Conor McGregor targets April return, relates to Alexander Volkanovski: ‘I’ve been kept from my living’

Conor McGregor finally has a firm date in mind for his UFC return.

“April,” McGregor told reporters at the Fury vs. Ngannou red carpet in Riyadh, Saudi Arabia (via MMA Junkie). “They’re saying April now. I’m happy with April. I would’ve loved earlier, but I have to be — if I’m to be honest and realistic, and for my fans, I want to put in a good run, build myself back, and that’s it. It’s looking like April, mixed martial arts.”

McGregor, 35, has not competed since suffering a devastating leg injury in his trilogy bout against Dustin Poirier in July 2021.

In total, the former UFC two-division champion has fought in MMA just four times since his 2016 title win over Eddie Alvarez, sandwiching a victory over Donald Cerrone between a title loss to Khabib Nurmagomedov and back-to-back stoppage losses to Poirier.

“I’ve been kept from my living for almost three years now,” McGregor said. “Understand that. I came through what I came through. I’m sitting on an injury and a loss. Imagine what that [does]. You hear what Alexander Volkanovski said — I relate. I must return to my way of living. This is my job. So it’s beyond frustrating and hopefully we can back [in April].”

“I just want the date,” McGregor added. “My date, please. That’s it.”

Volkanovski, the UFC featherweight champion, spoke emotionally about his struggles with mental health when out of competition following his knockout loss to Islam Makhachev at UFC 294. Volkanovski said part of the reason he accepted the short-notice fight against the lightweight champ was because sitting on the sidelines “was just doing my head in” and that he “needed a fight” to keep his mind busy and give him a goal to focus on.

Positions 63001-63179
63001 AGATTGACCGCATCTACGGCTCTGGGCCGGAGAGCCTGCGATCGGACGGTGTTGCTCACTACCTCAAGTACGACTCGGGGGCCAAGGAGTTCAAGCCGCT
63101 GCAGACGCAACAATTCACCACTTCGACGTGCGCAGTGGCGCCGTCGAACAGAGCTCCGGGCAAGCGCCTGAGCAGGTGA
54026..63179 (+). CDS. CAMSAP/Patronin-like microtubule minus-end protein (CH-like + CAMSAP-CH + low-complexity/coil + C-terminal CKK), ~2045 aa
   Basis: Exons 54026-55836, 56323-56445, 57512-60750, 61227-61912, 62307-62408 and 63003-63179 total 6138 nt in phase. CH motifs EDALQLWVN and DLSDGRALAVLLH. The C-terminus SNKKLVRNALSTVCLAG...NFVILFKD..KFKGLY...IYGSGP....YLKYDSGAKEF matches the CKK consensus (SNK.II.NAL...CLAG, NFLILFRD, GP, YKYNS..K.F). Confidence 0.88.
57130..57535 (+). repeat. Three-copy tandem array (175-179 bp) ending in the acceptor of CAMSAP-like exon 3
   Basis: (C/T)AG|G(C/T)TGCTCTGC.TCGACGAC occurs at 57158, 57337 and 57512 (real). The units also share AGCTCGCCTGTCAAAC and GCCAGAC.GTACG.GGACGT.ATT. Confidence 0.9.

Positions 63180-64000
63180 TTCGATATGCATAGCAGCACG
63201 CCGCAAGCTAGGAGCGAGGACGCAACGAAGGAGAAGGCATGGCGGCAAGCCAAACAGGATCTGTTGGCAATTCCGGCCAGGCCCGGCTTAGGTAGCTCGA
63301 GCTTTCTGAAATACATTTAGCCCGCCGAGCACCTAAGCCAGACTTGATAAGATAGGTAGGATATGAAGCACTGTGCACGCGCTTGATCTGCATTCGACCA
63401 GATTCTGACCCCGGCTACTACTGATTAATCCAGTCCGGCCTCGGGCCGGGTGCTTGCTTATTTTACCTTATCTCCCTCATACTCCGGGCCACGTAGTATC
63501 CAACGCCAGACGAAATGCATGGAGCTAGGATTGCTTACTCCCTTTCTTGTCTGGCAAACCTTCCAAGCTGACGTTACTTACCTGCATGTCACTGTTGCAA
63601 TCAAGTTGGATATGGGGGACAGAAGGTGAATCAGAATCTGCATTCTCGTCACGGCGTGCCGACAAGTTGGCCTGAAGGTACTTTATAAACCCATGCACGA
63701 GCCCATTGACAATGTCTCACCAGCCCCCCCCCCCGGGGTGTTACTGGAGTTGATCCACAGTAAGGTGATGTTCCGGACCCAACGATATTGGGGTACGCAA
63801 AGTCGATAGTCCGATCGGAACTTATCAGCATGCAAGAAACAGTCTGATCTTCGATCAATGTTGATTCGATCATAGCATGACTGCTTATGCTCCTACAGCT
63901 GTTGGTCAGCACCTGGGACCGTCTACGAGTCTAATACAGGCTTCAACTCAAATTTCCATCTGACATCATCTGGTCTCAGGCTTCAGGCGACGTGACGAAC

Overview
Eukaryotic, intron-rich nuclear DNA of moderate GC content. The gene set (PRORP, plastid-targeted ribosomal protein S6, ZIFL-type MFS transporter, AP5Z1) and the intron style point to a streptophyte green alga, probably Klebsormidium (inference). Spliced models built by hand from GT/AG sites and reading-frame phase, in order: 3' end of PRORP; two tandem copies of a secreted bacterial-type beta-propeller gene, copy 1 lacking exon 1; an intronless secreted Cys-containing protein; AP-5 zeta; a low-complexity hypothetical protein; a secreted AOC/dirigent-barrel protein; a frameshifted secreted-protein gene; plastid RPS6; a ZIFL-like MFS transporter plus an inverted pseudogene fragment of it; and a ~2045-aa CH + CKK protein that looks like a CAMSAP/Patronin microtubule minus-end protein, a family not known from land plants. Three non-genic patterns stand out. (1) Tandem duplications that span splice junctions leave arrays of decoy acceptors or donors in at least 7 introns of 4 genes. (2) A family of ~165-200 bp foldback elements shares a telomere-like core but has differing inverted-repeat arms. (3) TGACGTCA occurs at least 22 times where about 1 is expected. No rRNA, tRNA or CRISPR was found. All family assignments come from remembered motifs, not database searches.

McGregor’s inactivity has been complicated in its own right. “The Notorious” was initially expected to fight Michael Chandler sometime in late 2023 after the pair served as coaches on The Ultimate Fighter 31, however McGregor’s status with USADA proved to be a hurdle. McGregor withdrew himself from the USADA drug-testing pool following his injury and has been required to re-enter the pool for six months before being allowed to compete.

The UFC and USADA parted ways this past month, and McGregor was caught in the crossfire of the messy divorce. USADA CEO Travis Tygart stated that the partnership became “untenable given the statements made by UFC leaders and others questioning USADA’s principled stance that McGregor not be allowed to fight without being in the testing pool for at least six months,” while UFC chief business officer Hunter Campbell issued a sharp rebuke of what he called “disgusting” and “disturbing” claims by Tygart.

McGregor officially re-entered the UFC’s drug-testing pool on Oct. 8, meaning he will be eligible to compete again on April 8, 2024. He recently submitted his first drug tests since re-entering the program. McGregor said Saturday that Chandler still “seems to be” his expected opponent, however he voiced a willingness to fight whoever the UFC wants.

More than anything else, he just wants to be on an active schedule again.

“I need to, man. If this was boxing, if I was a boxer — yes? — after my injury and the height I reached, from belts to pay-per-view numbers, they would put me back in against this guy [media member] that has never boxed before,” McGregor said. “That’s what they would do in boxing, to build me back up. But no, you get thrown to the shark’s den, the lion’s den in MMA. That’s the way it is, which is fine. But I just want to get back and get active. I want to become the best me before I call it a day, and for that to happen, for any fighter, to be the best they can be, they need consistent competition. So I am eager for that.”

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